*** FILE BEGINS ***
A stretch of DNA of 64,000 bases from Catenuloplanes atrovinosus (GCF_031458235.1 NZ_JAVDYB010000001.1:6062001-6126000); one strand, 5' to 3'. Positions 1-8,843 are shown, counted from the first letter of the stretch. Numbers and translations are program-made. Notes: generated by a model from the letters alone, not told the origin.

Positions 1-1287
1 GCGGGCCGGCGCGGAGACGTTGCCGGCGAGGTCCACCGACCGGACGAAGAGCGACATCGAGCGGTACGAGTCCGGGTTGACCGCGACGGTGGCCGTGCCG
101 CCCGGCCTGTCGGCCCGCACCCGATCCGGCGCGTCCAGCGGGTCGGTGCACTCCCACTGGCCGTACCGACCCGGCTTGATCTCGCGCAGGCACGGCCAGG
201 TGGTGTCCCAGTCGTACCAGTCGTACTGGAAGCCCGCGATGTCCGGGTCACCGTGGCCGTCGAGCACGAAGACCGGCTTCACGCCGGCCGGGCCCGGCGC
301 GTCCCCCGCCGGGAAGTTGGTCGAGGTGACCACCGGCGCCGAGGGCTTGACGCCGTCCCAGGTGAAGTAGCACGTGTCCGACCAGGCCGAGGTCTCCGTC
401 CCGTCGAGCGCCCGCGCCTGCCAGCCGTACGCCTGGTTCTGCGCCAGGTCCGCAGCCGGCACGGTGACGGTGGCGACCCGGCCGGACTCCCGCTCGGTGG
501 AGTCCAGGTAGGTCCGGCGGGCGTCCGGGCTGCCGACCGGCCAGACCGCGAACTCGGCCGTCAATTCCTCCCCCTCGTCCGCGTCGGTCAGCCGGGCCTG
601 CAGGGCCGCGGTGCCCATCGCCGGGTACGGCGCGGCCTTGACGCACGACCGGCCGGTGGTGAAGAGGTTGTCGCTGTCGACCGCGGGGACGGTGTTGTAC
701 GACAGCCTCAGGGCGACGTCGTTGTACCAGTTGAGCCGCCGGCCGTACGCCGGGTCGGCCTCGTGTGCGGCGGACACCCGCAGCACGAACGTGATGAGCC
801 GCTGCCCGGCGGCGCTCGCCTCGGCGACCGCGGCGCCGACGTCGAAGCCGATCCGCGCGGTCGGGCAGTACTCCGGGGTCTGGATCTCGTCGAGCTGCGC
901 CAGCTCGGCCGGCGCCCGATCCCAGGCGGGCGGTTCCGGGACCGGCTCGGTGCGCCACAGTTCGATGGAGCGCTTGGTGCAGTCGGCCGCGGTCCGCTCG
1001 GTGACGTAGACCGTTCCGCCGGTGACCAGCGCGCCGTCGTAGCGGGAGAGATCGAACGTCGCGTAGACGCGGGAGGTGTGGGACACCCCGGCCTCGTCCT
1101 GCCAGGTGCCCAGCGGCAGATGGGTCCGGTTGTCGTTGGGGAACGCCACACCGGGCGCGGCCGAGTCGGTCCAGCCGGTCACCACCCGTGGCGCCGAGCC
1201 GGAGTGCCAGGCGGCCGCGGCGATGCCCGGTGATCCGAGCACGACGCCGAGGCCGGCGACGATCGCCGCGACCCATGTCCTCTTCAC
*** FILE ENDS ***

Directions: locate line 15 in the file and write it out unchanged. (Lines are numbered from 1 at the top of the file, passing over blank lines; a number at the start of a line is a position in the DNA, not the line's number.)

1201 GGAGTGCCAGGCGGCCGCGGCGATGCCCGGTGATCCGAGCACGACGCCGAGGCCGGCGACGATCGCCGCGACCCATGTCCTCTTCAC